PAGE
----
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  1. #1
    Miklos is offline Elite Member 511 points
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    Hungary's patience running out over doctors' tips

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    >From the Financial Times

    Hungary's patience running out over doctors' tips
    By Christopher Condon
    Published: March 9 2004 4:00 | Last Updated: March 9 2004 4:00

    As the birth of his first child approached last August, Balazs Nyiro, a 26-year-old computer programmer from Budapest, pondered a riddle that faces most Hungarians wanting to arrange medical treatment: how much should I tip the doctor?

    In a public healthcare system where treatment is supposedly free, the historic practice of tipping doctors as a small symbol of gratitude has become a passport for better, faster service.

    Innocently, Mr Nyiro launched an internet forum seeking advice on how much to pay. But by raising the topic publicly he shattered a Hungarian taboo - and sparked a national debate over the ethics of gratuities and social and political clout of doctors in Hungary.

    By December, Mr Nyiro's website was one of the most popular in Hungary, illustrating how frustrated Hungarians are with their healthcare system and the increasing formalisation of the tipping process. The furious response from doctors also revealed that they were the greatest obstacle to reform, keen to perpetuate a system that rewards an elite few while draining state resources.

    Dr Lajos Molnar, a hospital director in Budapest and prominent advocate of reform, comments: "Finally, someone has declared, 'The emperor has no clothes'."

    Hungary's healthcare system is suffering from years of underinvestment.

    The ministry of health has put forward a set of minor proposals to allow supplementary insurance funds. These would allow for extra services, such as private hospital rooms, although they would not scrap the tipping system.

    But root and branch proposals to reform the heart of the healthcare system are needed, say critics: the tipping system illustrates that doctors are not accountable and patients are not given the choice or level of service that they are promised. Further reforms have been resisted by the Hungarian Doctors Chamber, concerned that they would threaten their authority and autonomy. It is fear of angering the doctors that is holding back policymakers, says Dr Molnar.

    The doctors' group says it opposes including any for-profit elements in public healthcare, to protect the equal treatment of patients. It defends accepting tips as long as doctors do not demand money up front. But Dr Molnar says unequal treatment already exists and that senior doctors are protecting a system that lines their pockets.

    The practice of tipping started before the second world war. Uninsured rural residents traditionally paid for medical services with small amounts of cash or in kind, perhaps with homemade brandy, fresh eggs or sausage.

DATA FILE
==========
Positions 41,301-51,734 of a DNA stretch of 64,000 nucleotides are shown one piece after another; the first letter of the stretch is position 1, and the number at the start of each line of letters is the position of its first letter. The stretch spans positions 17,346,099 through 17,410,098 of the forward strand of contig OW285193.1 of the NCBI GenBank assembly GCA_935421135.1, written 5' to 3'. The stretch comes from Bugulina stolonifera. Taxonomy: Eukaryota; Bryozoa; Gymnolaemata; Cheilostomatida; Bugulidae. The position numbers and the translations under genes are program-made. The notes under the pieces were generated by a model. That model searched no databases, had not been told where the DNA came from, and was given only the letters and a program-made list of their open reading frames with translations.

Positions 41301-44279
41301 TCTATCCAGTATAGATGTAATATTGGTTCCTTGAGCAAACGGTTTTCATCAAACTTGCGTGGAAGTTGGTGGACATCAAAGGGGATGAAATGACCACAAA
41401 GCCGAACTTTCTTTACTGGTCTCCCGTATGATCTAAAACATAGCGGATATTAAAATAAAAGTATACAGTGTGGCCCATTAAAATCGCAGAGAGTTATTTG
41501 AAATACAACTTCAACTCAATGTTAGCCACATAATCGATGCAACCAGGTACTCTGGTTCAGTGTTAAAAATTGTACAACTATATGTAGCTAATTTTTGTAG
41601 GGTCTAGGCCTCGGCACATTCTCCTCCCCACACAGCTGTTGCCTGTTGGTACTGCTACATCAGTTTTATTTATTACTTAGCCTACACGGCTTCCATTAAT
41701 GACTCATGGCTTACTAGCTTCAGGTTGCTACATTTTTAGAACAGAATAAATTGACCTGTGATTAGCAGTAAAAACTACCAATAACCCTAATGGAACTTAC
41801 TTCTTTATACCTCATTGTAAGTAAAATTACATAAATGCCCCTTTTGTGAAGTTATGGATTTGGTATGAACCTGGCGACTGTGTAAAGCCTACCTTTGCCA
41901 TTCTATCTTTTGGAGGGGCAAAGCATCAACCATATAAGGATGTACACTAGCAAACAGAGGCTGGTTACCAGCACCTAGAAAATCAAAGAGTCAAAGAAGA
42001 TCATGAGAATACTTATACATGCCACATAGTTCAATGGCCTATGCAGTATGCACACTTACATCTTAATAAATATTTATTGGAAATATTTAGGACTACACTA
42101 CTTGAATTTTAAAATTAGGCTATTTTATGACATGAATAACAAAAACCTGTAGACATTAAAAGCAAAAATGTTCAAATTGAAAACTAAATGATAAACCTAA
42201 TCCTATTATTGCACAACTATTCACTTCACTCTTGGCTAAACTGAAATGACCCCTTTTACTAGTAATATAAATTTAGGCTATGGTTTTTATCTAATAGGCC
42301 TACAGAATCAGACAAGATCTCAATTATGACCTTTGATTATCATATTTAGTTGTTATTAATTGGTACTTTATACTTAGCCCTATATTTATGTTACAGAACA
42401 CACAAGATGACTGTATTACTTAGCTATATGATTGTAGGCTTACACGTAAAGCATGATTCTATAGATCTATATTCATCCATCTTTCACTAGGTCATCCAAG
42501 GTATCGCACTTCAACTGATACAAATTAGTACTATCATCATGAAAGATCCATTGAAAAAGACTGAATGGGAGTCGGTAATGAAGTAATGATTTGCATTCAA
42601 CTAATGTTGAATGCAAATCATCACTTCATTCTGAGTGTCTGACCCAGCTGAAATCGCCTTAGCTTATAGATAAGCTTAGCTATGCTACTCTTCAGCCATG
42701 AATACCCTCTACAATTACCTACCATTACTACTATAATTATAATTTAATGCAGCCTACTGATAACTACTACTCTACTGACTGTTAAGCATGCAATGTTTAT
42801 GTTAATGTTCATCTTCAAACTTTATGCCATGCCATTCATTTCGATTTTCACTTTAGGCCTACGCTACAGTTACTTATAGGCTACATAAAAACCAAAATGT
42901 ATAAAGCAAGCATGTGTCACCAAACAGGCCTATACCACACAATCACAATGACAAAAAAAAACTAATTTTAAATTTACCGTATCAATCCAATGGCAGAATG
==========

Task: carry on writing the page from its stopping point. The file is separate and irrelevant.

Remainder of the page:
Even after the communists created universal medical coverage in 1952, peasants continued the custom as a gratuity. The practice spread but amounts remained modest. The arrival of the free market in 1989, however, changed that dramatically.

    As some Hungarians became wealthier, they transformed tipping from a small symbol of gratitude to a passport for better, faster service.

    Today there are no official rates, as Mr Nyiro discovered. A check-up typically runs to Ft2,000-Ft5,000 ($10-$24, E8-E20, 5-13) and a baby delivery Ft50,000-Ft100,000. An average monthly after-tax salary is Ft89,000.

    Hungarians pay an estimated Ft50bn to Ft100bn to doctors annually in tips. But fewer than 20 per cent of doctors collect more than 80 per cent of all gratuities.

    Gratuities also distort investment decisions. For example, hospitals have
    ultrasound machines and CT scanners in abundance - with access jealously guarded by senior doctors because their use typically elicits a tip. Meanwhile, many hospitals have filthy toilets.

    Eventually, says Dr Molnar, public frustration will force politicians to back
    radical reforms.

    But perhaps doctors have delayed that day, as well. Threats of lawsuits from physicians named on Mr Nyiro's website have prompted him to close it.

  2. #2
    Miklos is offline Elite Member 511 points
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    ...

    Sad, but true.

    The website (www.halapenz.hu) caused outrage in Hungary. The column above fails to mention that the website was officially shut down, as the government's ombudsman on data protection intervened to keep patients from continuing to publish the names of doctors and the amounts of tips (bribes) expected

    Just for comparison, this would mean that if ValueMD were a Hungarian website, it would have to shut down over any criticism of any med school. Say what you wish about America, the 1st Amendent is truly a great law. As a result, someone decided to copy the info on the original webiste and set up a .com website: www.halapenz.com

    Also, the article does not include the fact, that the communist government actively supported the policy during communism, to keep doctor's salaries low.

    Worst of all, the system works against young doctors who do all of the scut work and get very little pay. It looks like many new graduates with appropriate language skills will consider positions abroad in the near future, especially following EU accession this year.

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